War of the Rebellion: Serial 076 Page 0206 THE ATLANTA CAMPAIGN. Chapter L.

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HDQRS. THIRD DIVISION, TWENTY-THIRD ARMY CORPS,

July 20, 1864.

Major J. A. CAMPBELL,

Assistant Adjutant-General:

MAJOR: Colonel Byrd's brigade has reported since I wrote my last note, and is now closed up on the column.

Very respectfully, &c.,

J. D. COX,

Brigadier-General.

JULY 20, 1864-10 a. m.

Major-General THOMAS,

Commanding, &c.:

I have the honor through yourself to state for the information of the commanding general that nothing of importance transpired in this vicinity during the night, except be that a column of cavalry of the enemy passed down on the other side of the river, reported by the officer on duty at Howell's Ferry as three miles long. I have sent a scout down to Campbellton to try to ascertain who they are, and where they have gone to. Please let one of your staff give me the state of things with you and on the left of the army. It may give me a clue to some to of the various reports and rumors I hear, one of which is that a portion of Johnston's army is south of Atlanta, which of course is hardly possible. The force that passed down last night may be on the way to West Point, drawn there by Rousseau.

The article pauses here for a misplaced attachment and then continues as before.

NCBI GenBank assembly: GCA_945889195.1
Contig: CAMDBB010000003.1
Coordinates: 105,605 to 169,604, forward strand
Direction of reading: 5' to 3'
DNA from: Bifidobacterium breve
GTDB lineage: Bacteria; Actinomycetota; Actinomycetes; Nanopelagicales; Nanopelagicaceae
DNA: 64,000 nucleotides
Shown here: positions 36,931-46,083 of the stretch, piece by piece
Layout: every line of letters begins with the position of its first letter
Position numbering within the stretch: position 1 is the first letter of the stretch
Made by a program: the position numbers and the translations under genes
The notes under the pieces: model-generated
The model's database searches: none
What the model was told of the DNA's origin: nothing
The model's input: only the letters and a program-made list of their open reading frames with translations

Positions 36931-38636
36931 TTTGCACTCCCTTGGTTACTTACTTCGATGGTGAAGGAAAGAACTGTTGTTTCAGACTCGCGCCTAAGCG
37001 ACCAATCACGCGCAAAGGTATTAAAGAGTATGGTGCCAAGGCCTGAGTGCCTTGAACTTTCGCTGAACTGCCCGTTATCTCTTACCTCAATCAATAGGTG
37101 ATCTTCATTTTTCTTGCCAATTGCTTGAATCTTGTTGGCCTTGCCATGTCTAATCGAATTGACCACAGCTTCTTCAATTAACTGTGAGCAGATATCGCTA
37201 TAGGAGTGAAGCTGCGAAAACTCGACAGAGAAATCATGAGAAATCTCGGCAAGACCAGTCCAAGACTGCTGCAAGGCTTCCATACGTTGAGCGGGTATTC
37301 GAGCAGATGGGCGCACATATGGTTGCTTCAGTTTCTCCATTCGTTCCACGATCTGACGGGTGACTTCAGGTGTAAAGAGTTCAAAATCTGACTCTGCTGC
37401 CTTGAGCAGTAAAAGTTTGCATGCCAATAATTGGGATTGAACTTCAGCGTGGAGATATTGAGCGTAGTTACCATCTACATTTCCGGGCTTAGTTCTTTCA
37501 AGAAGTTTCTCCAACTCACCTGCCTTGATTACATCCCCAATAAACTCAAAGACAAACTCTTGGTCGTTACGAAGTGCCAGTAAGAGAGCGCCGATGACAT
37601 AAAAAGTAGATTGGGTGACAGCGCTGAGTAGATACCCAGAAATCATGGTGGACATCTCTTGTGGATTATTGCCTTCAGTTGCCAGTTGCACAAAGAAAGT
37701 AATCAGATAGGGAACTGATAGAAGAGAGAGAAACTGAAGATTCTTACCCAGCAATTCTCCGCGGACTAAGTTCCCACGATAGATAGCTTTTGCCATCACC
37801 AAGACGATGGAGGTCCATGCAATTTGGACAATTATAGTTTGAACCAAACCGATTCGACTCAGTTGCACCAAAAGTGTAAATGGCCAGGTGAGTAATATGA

Very respectfully, &c.,

GEORGE STONEMAN,

Major-General.

[Indorsement.]

HEADQUARTERS ARMY OF THE CUMBERLAND,

July 21, 1864.

Respectfully forwarded to Major-General Sherman, commanding Military Division of the Mississippi, for his information.

GEO. H. THOMAS,

Major-General, U. S. Volunteers, Commanding.

HEADQUARTERS DEPARTMENT OF THE CUMBERLAND,

Near Peach Tree Creek, Ga., July 20, 1864.

Major General GEORGE STONEMAN,

Commanding Cavalry Force:

GENERAL: The major-general commanding directs me to acknowledge the receipt of your note of 10 a. m. this day, and to give you a summary of events occurring in this army. Our lines were yesterday pushed across Peach Tree Creek in several places, and to-day when an advance was being made by all the corps, the enemy made a furious attack on our men, commencing at about 4 p. m. on the extreme left, General Newton's lines, and extending to the extreme right. This attack was continued until night set in, and was most handsomely repulsed at all points. Our loss on some parts of the line is reported severe, but no official report has yet been made. The impression of